The computer system of the Capitales Health Communication Center (CCSC) in Quebec fell victim to a ransomware attack.
According to the information received, the computer system that sends phone cards directly to the vehicles is not working.
Dispatchers and paramedics will likely have to live with the consequences of this attack for several more days.
The CIUSSS de la Capitale-Nationale confirmed the attack, while the Quebec Ambulance Technicians Cooperative (CTAQ) preferred not to comment.
The Capitale Health Communication Center (CCSC) computer system fell victim to a ransomware attack. The motives and origins of the attack remain to be determined.
The situation currently has no impact on the supply of the population. An emergency plan was quickly put in place, allowing paramedics and 911 to continue responding to calls and continuing their emergency services. As a preventive measure, a call for increased vigilance has been sent to the affected health workers,” replied Annie Ouellet, spokesperson for the CIUSSS de la Capitale-Nationale.
The IT teams of the CIUSSS and its partners are working hard to restore the situation. The time frame for a return to normality is currently unknown.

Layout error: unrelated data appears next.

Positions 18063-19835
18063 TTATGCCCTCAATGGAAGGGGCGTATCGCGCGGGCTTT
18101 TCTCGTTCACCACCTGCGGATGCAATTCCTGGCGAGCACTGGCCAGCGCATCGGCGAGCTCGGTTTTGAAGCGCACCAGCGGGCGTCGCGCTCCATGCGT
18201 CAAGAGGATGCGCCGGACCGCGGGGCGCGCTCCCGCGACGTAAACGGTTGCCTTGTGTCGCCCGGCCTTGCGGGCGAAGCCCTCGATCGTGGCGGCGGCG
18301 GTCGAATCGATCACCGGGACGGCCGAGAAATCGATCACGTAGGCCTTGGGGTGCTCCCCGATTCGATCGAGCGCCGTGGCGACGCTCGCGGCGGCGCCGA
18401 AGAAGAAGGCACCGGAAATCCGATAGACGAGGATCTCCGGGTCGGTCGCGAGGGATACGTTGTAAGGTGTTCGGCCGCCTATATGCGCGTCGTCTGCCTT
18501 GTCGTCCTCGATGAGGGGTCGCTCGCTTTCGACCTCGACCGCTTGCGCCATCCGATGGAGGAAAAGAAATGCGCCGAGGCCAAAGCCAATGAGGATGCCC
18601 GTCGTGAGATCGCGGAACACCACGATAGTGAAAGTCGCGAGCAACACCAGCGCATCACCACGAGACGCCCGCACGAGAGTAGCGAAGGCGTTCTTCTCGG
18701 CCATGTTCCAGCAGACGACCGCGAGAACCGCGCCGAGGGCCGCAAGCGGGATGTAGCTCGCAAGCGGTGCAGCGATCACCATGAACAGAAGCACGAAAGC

The effects are felt much more strongly when making 911 calls: for the work of paramedics, they are forced to resort to old methods of handwritten notes or communication via cell phone.
“It changes the dynamic,” a source simply confirmed, without wanting to go into details.
The RENIR system is not affected by this attack.
The CIUSSS reiterates that this will not affect the care of the population and that paramedics will intervene in an emergency.
Criminals typically access a network or device and encrypt data to make the system or data inaccessible to the user. Cybercriminals demand a ransom be paid before allowing the victim to decrypt their data and regain access to the network.
Various devices, from personal mobile devices (via malicious apps) to corporate networks, can be compromised in ransomware attacks. Attacks can vary in sophistication and compromise.
Here are the most common types of ransomware:
- · Cryptoransomware is used to encrypt the user's files or data (making them inaccessible) until the user makes a payment to the scammer.
- · Cryptolocker ransomware prevents the user from accessing their computer or electronic device until they pay the requested fee
Source: Canadian Anti-Fraud Center